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Keith Law's mid-season top-50 list features four Red Sox prospects

You'll be able to guess a few of them, but there some major surprises as well.


Keith Law released an updated top-25 prospects list earlier this season, and it helped introduce Garin Cecchini to the world of non-Red Sox fans. Now, though, he might have exposed everyone to another prospect on the rise in the Boston system, as he's gone 50 deep this time in his mid-season list.

Four Red Sox made the cut, with another just missing. While you can likely guess who the first three are -- once Cecchini broke out at High-A, it's been the same three again and again -- the fourth and the just-missed player might surprise you.

#3: Xander Bogaerts, SS (Previous: #5)

Big shocker here, right? The question, as it has been with every other mid-season update, isn't about whether Bogaerts would top Boston's list. It was where he would end up relative to everyone else. He's basically a consensus top-three prospect at this point, a huge get for a team that, until this year, wasn't anywhere near that kind of talent in the draft thanks to quality records. That's what you hope to fix with international signings, though, and while they don't all work out, sometimes you get Xander Bogaerts.

#20: Garin Cecchini, 3B (Previous: N/A)

Cecchini as the second-best prospect in the system is surprising, but it's not hard to see how Law got to this conclusion. He obliterated the Carolina League by posting the only 1000-plus OPS in the entire league among qualifiers, and has taken to Double-A after a promotion as if he weren't facing more advanced pitching at all. Cecchini now has 22 games under his belt with the Sea Dogs, and has hit .341/.449/.500. He's tied his career-high for homers in a pro season after just 85 games, whereas last year he played 118. He won't ever be a huge power hitter in terms of homers -- or, at least, he doesn't profile that way at the moment -- but he has enough of everything else to justify this aggressive ranking.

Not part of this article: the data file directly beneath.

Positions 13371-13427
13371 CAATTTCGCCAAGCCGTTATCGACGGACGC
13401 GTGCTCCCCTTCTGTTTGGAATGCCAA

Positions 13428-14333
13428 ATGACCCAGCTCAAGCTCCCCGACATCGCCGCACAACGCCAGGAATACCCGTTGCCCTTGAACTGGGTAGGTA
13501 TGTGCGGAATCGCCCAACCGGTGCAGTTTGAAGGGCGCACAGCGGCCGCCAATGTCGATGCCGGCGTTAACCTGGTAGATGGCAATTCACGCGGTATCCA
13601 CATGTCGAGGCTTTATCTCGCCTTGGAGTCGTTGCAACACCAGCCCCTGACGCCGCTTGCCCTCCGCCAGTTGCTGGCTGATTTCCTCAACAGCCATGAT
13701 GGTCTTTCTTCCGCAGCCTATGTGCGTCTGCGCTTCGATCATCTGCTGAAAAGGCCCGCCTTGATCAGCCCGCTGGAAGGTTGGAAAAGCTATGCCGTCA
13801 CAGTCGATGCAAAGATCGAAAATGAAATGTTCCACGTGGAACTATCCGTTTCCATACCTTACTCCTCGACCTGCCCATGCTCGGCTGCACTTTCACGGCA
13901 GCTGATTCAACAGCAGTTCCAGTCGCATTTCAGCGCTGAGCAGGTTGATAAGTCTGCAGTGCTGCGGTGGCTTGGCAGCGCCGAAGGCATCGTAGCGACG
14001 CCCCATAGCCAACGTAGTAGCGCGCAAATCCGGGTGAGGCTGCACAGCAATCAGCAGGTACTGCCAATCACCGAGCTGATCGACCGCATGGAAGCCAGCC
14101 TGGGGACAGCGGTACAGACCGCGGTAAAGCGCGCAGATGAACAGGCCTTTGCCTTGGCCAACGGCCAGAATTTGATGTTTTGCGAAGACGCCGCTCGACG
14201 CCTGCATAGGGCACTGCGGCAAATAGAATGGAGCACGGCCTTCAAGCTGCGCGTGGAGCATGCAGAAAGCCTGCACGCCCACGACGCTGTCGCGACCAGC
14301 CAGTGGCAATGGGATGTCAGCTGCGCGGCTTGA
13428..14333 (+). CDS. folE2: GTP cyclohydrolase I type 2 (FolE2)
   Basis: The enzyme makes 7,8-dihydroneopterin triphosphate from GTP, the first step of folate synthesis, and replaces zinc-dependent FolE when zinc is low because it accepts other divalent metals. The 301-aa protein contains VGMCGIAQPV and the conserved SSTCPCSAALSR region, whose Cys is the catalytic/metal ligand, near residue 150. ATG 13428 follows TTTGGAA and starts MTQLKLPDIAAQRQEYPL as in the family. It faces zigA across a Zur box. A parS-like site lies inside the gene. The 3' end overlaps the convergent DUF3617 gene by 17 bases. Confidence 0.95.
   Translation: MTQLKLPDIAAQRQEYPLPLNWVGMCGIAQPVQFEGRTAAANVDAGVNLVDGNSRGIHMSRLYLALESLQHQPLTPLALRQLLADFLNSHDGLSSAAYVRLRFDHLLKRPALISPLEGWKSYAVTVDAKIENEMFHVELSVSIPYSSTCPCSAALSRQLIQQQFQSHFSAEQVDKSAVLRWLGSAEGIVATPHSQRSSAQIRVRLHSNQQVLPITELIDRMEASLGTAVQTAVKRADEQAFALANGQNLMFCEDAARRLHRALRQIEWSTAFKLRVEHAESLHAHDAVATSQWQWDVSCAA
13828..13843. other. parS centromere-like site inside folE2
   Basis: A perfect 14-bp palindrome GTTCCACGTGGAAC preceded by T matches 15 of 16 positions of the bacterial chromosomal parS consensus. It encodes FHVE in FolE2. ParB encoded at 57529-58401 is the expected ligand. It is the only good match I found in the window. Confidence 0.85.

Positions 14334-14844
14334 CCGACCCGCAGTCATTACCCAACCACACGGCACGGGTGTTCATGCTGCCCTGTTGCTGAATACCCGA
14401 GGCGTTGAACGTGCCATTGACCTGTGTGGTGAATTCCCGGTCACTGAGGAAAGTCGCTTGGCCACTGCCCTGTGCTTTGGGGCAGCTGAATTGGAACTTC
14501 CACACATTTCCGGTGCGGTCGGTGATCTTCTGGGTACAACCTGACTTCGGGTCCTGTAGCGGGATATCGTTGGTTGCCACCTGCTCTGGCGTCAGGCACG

#24: Jackie Bradley Jr., CF (Previous: 40)

The fact that Bradley moved up 16 spots in Law's order but was still jumped by Cecchini should tell you a lot about both of these prospects. While Law reminds that the March hype was silly, he also says what's important: Bradley is a plus-plus defensive center fielder in the making, and one who can perform at the plate.

#31: Henry Owens, LHP (Previous: N/A)

Here's the surprise, as Owens hasn't even slipped onto everyone's updated top-50 lists. Law seems to like Owens quite a bit, though, citing that he's "probably" a #3 starter type, but has room to be even better than that if he can learn to throw strikes more efficiently. Sounds kind of like a current Boston lefty in Felix Doubront, in that regard, except Owens is 6-foot-6 and just made his last start as a 20-year-old on Wednesday. There's a lot to like here, even if he's "only" a #3 who looks better than he actually is.


Catcher Blake Swihart is the just-missed Sox prospect in question. Law lists eight players in this category, which you could take to mean says that the Red Sox have five top-60 prospects. It's a bit disconcerting to see none of the Matt Barnes, Allen Webster, or Anthony Ranaudo trio here, but at the same time, realize that the Sox have five top-60 guys by Law's reckoning before you even get to them, or to 2013 draft picks Trey Ball and Jonathan Denney, or consider that rookies like Drake Britton, Brandon Workman, and former top-100 prospect Jose Iglesias are already in the majors. If you hadn't noticed yet, the Sox system is pretty okay right now.

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